Governor Holcomb continues push for pre-K

NOW: Governor Holcomb continues push for pre-K


Governor Eric Holcomb talked big goals for public schools in the state during his first visit to Michiana since the election.

The governor doubled down on the same vision for public instruction.

The same plan he touted during his 2016 election campaign.

“When I think about our workforce, I think of education and workforce, hand and glove,” said Holcomb.

Holcomb’s believes creating a skilled and ready workforce will take investment in public education.

That’s why he wants to increase funding for the state’s per-kindergarten pilot program.

“I’ll be shooting to doubling the program, so I hope that I can be persuasive and we can arrive at doubling the program at least,” he said.

On My Way Pre-K launched just two years ago in five counties.

In that time, several coalitions have formed all lobbying for more money and its expansion.

“We have over 1,800 children, four year olds, in our county who are under-served and also low income and that’s 68 percent of all four year olds in our county,” said Emily Rupchock, the Coordinator of Ready to Grow St. Joe.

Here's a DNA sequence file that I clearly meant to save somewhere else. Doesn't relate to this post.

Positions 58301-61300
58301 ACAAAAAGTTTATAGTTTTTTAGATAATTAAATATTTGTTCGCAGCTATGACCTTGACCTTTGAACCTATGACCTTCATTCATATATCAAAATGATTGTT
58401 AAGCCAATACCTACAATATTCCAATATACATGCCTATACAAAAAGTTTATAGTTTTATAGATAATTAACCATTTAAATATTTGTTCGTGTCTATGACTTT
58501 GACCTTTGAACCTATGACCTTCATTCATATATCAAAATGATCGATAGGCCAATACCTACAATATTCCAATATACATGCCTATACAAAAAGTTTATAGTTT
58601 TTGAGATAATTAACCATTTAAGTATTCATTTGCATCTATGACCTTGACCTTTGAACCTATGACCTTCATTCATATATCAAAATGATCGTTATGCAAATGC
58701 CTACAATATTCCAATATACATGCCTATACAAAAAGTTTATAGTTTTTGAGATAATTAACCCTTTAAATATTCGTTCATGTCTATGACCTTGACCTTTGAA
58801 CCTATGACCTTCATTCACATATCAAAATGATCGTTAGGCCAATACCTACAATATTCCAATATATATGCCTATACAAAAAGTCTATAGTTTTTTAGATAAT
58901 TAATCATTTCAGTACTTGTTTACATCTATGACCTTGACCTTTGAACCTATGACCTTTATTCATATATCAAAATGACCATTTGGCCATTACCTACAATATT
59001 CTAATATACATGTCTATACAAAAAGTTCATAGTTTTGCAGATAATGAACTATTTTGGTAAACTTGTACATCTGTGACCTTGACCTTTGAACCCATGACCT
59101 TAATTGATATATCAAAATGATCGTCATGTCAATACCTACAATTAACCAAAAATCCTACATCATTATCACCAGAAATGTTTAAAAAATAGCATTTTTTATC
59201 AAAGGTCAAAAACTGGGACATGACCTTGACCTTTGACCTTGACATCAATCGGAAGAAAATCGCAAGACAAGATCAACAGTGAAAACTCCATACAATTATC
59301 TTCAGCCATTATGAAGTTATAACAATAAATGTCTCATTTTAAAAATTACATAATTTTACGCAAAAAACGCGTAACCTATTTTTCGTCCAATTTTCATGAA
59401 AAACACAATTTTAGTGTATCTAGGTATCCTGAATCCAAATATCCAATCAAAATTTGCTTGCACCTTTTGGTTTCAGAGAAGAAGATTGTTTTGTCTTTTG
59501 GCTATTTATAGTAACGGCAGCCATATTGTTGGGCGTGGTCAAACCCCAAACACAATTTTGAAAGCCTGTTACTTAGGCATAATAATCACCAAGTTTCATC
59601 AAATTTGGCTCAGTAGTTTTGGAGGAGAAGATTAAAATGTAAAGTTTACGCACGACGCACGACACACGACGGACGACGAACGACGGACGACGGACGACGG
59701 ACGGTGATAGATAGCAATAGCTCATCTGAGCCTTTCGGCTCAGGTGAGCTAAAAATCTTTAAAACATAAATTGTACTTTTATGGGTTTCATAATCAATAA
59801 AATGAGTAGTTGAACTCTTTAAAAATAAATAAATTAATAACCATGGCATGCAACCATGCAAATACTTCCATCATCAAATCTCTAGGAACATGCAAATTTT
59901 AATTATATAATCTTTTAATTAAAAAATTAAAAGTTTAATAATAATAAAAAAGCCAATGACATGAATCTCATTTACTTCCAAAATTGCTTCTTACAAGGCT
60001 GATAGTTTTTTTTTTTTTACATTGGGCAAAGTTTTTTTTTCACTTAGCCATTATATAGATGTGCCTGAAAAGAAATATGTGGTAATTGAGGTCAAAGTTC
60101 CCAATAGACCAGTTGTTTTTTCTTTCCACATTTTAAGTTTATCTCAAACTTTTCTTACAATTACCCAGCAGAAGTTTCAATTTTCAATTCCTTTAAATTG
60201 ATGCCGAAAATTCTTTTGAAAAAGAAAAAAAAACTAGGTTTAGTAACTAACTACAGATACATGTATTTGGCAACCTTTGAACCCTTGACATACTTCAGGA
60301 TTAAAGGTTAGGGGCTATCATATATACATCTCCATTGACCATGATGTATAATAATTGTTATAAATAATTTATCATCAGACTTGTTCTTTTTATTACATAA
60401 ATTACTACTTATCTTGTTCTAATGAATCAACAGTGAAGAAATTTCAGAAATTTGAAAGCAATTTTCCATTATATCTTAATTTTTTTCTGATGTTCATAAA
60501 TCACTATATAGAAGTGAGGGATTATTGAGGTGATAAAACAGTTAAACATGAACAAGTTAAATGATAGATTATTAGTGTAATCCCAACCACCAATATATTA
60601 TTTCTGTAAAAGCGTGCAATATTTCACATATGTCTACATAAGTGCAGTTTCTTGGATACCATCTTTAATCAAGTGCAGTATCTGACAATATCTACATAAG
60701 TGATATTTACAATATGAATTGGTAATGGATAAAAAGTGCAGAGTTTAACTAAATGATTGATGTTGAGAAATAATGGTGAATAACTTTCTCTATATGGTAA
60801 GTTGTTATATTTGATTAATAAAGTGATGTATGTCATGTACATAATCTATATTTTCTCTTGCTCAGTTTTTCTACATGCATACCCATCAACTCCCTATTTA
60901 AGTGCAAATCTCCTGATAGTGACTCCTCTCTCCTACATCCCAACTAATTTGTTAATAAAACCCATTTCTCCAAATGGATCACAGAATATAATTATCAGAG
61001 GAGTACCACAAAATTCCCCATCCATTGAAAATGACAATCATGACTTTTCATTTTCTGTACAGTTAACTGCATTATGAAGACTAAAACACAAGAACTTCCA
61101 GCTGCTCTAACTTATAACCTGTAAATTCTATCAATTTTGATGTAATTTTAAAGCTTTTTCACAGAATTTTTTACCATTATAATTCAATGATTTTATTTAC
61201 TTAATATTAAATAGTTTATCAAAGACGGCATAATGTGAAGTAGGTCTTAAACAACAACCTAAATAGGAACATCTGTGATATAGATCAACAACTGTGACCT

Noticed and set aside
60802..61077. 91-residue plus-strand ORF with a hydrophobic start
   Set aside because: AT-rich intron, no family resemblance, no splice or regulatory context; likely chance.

Ready to Grow St. Joe partnered with St. Joseph County’s United Way to find funding for their local efforts to make early childhood education accessible to kids in the area.

“We need more financial support for pre-K, and the reality is, we need to go beyond this pilot project,” said Matt Harrington, President and CEO of United Way of St. Joseph.

That became clear after a senate committee slashed the governor’s proposal to double investment for pre-K.

He called for $10 million more dollars for the program but the committee approved only four million, and a fourth of the increase would go to homeschooling.

“We know that the best partnerships are those that involve multiple funding streams with public and private sectors,” said Rupchock. “We’re definitely disappointed by this chain of events but not defeated by any means.”

Despite that setback, the governor says he’s confident the program will grow.

“This is where we all come together and work toward an end,” said Governor Holcomb.

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